• Friday, Nov 16, 2018
  • Last Update : 07:46 pm

‘Undergrads need to do more than just pass exams’

  • Published at 02:14 am November 16th, 2017
‘Undergrads need to do more than just pass exams’

Does BracU intend to focus more on research? What are the factors, in our opinion, that are contributing to achieve such extraordinary scores for research?

Research is very important for a university’s intellectual standing. Being a part of the wider community we need to engage with this community much more than what we do at present, through research to understand its problems and challenges. But we want a good balance of research and high quality teaching. One without the other is debilitating. We are trying to revitalise our masters programmes since we are not allowed to provide PhD degrees. We believe that most of our noteworthy research will take place at the masters level. For this purpose we have budgeted a significant amount for research support. Onnesha, the first nano satellite of the country, has received significant research support and acclaim. The solar energy programme is also growing, designing solar-powered vehicles such as ambulances. Architecture department’s “resilient” housing in disaster-prone areas is another case in point. School of Business is shifting to entrepreneurship development in phases.  We want the invested seed research monies to generate substantial grants in the future for the various departments. We also want our undergraduate programmes to be similarly experiential with some research component. The new ‘scholars programme’ is an example. Undergrads need to do more than just pass exams; rather, they need to invest time in community service, learn from case studies, work in the industries, complete group projects, perform community monitoring (of water and air quality, traffic problems, gender discrimination, etc.). These strategic thrusts make our faculty members to also engage in research, that powers innovative teaching and new modes of inquiry. We do a substantial amount of research but, I believe, we need to go further in terms of world class research. We have brought in experts to assist and partner with us. UC Berkley, Penn State, University of Michigan, and Harvard have come here to work on case studies, entrepreneurship programmes, research projects and more. We also invited several scholars (e.g., from UPenn and Cambridge); I asked them to conduct classes on research methodology for faculty members because they need to appreciate world-class research methods. These steps have strengthened our faculty capabilities to do better quality research.
Every student counts: they are not just a name or a source of revenue. Their future matters to us. We are not perfect, but we are working hard to close the gaps
Our encouragement of faculty to publish in SCOPUS journals (especially for promotions), is also likely to take BracU to a higher research status. We have also instituted a plagiarism policy that cautions faculty on its implications for a university’s reputation in the community of academic institutions. Currently, the majority of our resources come from students’ tuition fees. With that, we cannot go very far. So now, I have asked all my department chairs to look for alternative mechanisms of bringing in resources. We need to bring in more research grants. We can work with development agencies. We are thinking about industry-academy partnerships and others ways to improve the resource base. Such engagements are also important in the growth of our faculty; they must get out of the traditional lecture mode of preparing our students and engage them with real-world problems and issues. There are also many incentives for faculty and administration who pursue alternative means of resource generation. Our next goal is to become one of the best in South Asia. We cannot be satisfied by only being the top university in Bangladesh.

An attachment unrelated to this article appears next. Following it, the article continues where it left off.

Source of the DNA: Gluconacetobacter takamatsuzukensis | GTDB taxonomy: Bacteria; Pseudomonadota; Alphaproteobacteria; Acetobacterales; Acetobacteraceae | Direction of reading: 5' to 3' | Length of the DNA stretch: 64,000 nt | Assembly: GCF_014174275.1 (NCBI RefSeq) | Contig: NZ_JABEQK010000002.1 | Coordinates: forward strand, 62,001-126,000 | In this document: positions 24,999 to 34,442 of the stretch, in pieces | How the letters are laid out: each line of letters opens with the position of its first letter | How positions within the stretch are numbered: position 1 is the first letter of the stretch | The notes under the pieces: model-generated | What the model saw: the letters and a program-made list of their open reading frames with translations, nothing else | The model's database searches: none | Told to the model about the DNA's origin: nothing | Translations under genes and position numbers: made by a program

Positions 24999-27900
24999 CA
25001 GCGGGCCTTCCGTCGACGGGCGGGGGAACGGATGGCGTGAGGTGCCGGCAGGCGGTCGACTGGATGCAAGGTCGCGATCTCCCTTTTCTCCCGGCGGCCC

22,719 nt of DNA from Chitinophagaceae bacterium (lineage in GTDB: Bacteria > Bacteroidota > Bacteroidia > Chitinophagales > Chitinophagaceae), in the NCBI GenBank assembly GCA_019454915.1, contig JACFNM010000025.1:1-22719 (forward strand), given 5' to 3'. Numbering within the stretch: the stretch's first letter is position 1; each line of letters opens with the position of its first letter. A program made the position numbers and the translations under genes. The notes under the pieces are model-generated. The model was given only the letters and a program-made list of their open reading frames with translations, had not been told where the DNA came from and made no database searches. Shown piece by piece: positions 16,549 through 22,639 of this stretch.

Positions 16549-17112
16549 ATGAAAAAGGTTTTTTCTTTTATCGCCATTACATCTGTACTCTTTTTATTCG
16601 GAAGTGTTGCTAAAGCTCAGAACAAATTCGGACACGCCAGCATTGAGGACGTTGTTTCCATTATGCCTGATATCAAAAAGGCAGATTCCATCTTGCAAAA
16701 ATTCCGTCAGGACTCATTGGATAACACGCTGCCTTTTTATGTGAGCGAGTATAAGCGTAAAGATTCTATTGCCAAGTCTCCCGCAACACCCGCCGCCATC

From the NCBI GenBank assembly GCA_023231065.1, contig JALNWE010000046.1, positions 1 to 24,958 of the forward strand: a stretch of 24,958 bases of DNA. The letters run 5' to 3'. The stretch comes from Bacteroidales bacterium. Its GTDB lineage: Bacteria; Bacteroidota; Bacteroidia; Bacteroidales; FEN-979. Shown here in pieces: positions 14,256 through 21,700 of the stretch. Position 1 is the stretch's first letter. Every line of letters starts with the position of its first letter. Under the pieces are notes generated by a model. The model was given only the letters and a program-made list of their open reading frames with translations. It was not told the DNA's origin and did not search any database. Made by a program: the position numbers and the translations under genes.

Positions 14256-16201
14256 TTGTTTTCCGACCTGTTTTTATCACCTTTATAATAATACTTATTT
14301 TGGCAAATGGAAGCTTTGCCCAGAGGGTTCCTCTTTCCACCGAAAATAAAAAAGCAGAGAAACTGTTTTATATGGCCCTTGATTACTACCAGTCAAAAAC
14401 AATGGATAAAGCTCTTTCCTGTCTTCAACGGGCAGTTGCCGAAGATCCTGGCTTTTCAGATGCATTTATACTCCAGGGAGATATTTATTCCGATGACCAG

How are you making education more accessible to all students?

We are giving away a great number of scholarships; both merit and need-based. We are also strengthening our support systems so that struggling students get proper guidance for success. Every student counts: they are not just a name or a source of revenue. Their future matters to us. We are not perfect, but we are working hard to close the gaps.

How do you help students cope with the pressures of university life and then in the job market?

There are club activities. I encourage teachers to engage more with them and become friendly and accessible. We are looking to introduce more prerequisite so that weaker students are better prepared to handle the more demanding courses. The Residential Semester is also important as a getaway for a new experience. Space is of concern to us, but we have already started building a world-class facility – an iconic building – with inputs from both local and international experts. This facility will offer many other avenues of learning in innovative ways. We are working hard to build links with our alumni and developing industry links to build opportunities for our graduating students. And we have started an entrepreneurship programme to support students with innovative ideas: we will fund their enterprises and nurture them along the way. Two such initiatives have already been funded. We have programmes aimed at enriching our students culturally, for example recently we introduced ‘Desh, Mati o Shwadhinatar Gaan.’ We have plans to introduce the Ponchokobis:  Students will get a glimpse of the lives of five of our biggest cultural figures, like Kazi Nazrul Islam, Rabindranath Tagore, Dwijendralal Ray, Rajanikanta Sen and Atul Prasad Sen. Besides studying, students will have options to engage with the traditions of Bangla poems and music to remind them about the rich cultural heritage of Bangladesh.

When is the new campus becoming fully functional?

We expect it to be operational by 2019.